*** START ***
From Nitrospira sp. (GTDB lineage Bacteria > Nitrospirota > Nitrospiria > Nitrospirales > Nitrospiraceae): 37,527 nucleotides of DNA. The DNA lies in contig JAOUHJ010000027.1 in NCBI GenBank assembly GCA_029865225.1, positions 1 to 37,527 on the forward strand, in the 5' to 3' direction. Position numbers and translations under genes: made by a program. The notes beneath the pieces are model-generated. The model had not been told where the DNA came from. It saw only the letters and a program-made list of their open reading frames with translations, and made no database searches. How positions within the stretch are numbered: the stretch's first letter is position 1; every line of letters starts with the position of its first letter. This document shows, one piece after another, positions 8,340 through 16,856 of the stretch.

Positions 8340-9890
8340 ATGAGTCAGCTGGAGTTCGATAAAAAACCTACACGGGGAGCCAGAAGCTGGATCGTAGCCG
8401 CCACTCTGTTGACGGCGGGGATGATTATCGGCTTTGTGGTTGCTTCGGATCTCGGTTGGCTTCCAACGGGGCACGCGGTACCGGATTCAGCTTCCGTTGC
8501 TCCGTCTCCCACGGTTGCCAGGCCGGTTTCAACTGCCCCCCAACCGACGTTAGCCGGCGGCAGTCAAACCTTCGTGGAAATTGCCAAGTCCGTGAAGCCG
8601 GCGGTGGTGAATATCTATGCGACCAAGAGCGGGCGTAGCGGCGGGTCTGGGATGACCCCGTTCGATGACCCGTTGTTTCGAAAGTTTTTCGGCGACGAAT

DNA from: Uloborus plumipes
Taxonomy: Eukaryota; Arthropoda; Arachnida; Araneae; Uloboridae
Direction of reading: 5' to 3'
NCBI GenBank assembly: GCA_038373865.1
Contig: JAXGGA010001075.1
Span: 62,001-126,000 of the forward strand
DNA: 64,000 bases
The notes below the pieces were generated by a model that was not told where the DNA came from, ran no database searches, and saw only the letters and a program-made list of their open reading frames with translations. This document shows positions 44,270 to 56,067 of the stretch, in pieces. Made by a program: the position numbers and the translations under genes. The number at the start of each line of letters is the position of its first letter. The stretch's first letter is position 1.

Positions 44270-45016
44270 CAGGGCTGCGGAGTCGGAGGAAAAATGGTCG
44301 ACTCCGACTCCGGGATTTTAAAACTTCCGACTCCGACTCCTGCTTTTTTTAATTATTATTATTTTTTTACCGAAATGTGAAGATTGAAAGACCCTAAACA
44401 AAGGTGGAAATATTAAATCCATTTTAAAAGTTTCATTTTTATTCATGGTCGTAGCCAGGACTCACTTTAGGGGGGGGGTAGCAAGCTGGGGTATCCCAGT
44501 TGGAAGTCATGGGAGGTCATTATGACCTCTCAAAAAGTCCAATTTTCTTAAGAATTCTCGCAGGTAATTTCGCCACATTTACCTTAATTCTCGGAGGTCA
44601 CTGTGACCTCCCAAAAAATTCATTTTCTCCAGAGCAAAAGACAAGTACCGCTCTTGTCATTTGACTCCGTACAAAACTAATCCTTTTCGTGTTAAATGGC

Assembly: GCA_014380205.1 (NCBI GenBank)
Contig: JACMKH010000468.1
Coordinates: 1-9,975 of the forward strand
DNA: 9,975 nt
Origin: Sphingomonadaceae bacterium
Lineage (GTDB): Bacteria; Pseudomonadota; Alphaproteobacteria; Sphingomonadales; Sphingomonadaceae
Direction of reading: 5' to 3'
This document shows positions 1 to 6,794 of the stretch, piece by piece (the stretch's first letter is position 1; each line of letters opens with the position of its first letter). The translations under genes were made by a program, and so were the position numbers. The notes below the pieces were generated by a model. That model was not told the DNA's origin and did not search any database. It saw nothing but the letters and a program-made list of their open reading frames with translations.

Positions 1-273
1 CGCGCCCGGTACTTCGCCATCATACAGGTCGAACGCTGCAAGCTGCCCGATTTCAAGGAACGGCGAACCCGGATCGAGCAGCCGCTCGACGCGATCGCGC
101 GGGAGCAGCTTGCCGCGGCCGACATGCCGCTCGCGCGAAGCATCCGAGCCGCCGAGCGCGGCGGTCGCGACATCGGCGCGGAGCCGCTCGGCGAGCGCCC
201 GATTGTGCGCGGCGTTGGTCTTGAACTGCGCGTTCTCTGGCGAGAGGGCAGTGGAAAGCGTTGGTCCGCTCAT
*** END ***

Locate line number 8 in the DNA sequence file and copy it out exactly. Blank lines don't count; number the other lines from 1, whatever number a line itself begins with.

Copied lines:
Taxonomy: Eukaryota; Arthropoda; Arachnida; Araneae; Uloboridae